- I noticed that up until 1/3 of the story, Allie doesn't use contractions. She says "It has been..." instead of "It's been..." and so on. But after several paragraphs, she abruptly starts popping out the "aren't", "it's" and "she'd"'s. She still uses big words and talks educated, but no longer is she so stiff and formal.
Allie comes across as very self conscious, dependent and obsessed with competition. We see her transform from a bright and ambitious young girl to a turmoil filled teen. She loves Lei, but is jealous of her. She relies on her sister and hates that fact so much she turns some of that hate towards Lei. To talk of Allie is to almost talk of Lei too b/c Allie bases so much of herself on Lei. How could leukemia kill Lei? It's Allie that's the older, less pretty and generally less worthy one. She
should have the disease - it would make sense, it would garner attention, it would just make things "right", or so she thinks. A very strong character.
- You filled in enough details to give a strong general picture, while still allowing the reader to utilize some of their own memories and experiences and relationships. Sweet.
When I think of Lei, I think of a girl who is a little more quiet and relaxed than her sister. At first I thought she was oblivious to her sister's mind set, but actually she seems pretty aware of it. She covers for her sister at school. Why I don't know - maybe to make herself feel better, to "win" or maybe/probably b/c she loves her sister and knows some of what is going on in Allie's mind. But she's a teenage girl, she doesn't know how to fix it. Sad :(
Approx. 56,000. 40k min. for Larv and 10k min. for Petil. = 50k minimum.
The essence of the plot is not so much the events, but the people the events affect. It's not about a disease, it's not about rushing off to the Wizard to find a cure before its too late. It's about people, especially Allie. It's intense, it's emotional, it's even a little scary.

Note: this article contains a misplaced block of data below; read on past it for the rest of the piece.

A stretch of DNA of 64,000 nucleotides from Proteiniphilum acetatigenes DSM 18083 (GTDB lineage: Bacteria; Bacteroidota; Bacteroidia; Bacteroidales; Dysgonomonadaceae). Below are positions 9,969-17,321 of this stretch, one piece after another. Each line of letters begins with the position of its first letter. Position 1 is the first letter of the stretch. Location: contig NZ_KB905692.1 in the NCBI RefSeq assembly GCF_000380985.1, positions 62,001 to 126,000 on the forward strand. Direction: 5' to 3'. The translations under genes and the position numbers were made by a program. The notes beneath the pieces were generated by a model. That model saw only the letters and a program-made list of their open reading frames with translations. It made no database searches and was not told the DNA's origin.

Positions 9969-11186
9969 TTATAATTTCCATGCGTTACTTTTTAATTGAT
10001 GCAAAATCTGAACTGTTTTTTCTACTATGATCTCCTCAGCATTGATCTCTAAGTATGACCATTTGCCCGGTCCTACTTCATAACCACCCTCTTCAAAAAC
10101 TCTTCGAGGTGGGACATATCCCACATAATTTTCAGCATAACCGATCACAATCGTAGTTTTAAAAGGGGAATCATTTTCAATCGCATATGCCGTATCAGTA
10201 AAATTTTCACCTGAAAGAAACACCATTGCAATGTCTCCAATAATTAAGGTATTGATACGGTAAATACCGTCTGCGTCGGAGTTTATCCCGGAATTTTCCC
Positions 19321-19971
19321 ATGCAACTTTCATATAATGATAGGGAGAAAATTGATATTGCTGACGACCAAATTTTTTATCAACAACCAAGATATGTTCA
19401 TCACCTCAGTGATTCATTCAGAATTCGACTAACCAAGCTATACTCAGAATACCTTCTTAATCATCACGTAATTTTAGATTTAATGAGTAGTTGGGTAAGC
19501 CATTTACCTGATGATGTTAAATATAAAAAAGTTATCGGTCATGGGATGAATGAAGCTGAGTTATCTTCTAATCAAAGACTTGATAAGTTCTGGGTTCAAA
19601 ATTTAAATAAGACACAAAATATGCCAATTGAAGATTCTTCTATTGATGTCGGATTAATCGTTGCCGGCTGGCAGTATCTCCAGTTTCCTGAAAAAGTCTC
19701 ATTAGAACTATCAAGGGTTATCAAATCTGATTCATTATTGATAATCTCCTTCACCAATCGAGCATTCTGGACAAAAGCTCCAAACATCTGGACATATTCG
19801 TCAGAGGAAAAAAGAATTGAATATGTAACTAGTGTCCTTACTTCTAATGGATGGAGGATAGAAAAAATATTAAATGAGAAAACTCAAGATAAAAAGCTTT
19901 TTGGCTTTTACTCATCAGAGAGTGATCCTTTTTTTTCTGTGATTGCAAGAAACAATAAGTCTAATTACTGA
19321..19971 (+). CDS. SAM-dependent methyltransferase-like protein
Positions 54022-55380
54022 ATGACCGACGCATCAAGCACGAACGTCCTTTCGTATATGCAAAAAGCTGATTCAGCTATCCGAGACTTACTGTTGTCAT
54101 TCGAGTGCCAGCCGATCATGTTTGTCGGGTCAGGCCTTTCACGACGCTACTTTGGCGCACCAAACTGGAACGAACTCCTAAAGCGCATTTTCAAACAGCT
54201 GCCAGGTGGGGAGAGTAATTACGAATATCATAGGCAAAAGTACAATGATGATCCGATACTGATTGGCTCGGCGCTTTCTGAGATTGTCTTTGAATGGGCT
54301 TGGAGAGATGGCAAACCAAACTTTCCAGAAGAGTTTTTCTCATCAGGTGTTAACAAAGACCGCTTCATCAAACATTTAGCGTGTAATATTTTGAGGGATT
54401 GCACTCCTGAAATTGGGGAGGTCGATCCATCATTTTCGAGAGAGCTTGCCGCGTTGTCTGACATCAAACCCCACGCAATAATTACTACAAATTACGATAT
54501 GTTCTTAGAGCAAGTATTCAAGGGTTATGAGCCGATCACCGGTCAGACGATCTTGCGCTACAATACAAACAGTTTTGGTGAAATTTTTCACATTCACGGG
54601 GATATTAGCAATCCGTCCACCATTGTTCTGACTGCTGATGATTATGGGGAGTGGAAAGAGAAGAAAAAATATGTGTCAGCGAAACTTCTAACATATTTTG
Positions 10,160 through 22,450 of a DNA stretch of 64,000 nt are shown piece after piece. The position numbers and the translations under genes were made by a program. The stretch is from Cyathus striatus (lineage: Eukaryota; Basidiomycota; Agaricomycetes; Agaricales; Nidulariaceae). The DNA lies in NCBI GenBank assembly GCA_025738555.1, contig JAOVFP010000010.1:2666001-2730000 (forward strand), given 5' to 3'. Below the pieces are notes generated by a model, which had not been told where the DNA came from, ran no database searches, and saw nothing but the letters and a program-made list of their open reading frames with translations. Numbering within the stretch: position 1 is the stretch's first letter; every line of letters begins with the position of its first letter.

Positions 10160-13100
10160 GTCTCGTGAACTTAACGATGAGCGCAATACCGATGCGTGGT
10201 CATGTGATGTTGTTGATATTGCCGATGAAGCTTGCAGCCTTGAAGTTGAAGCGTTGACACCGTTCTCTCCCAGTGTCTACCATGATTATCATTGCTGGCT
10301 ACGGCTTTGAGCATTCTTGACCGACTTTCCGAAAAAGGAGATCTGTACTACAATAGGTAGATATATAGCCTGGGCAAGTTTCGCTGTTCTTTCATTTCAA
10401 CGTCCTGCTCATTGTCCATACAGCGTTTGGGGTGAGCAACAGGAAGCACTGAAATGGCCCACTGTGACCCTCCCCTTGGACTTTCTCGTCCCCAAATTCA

On the surface it's simple - sibling rivalry and a dying girl. But you brought out the complexities that make up human relations and the depths that the mind has. The ways it can bend, twist and how far it can go before it actually snaps.
I don't have any criticism here. The plot is about the characters and you stayed true to the characters. There doesn't seem to be a classic rise-climax-fall as much as a steady rise and then a sharp drop off as we see Allie standing at the grave, coming to terms with Lei's death.
As for the language - the cuss words were barely noticeable. In the future, I'd suggest just putting a "Mild language" warning at the start of the story. You weren't just swearing to be swearing. it fit the characters and the story. I mean most
teens are not going to run around saying "Oh snap!" They are going to say "Shit!" or just a good 'ole "Damn!"
Flit. Flit x 6. That was how many times I counted the word "flit" within a fairly short period of time. I think you're <3'ing that particular word. You could have substituted "flutter" or "dash" or whatnot, but yeah, just watch out for repetitive words (unless they serve as a great plot base or whatnot).
And I believe that is it. Wow. I already covered bits of the description/details and you seem to have a great handle on description anyway. I guess the only thing I have left to say is that yes, the story is a bit depressing. But it's more than that. it also serves another purpose.
To those who are dealing with the thrust of competition, of rivarly and of losing a little bit of themselves, of their identity
to another, it's a help. A wake-up call, or perhaps it serves them better as a connection. They aren't the only ones who have felt like Allie (perhaps not to the extent or intensity that Allie is, but something similar). Yeah, it's a story, but all good fiction has some truth to it.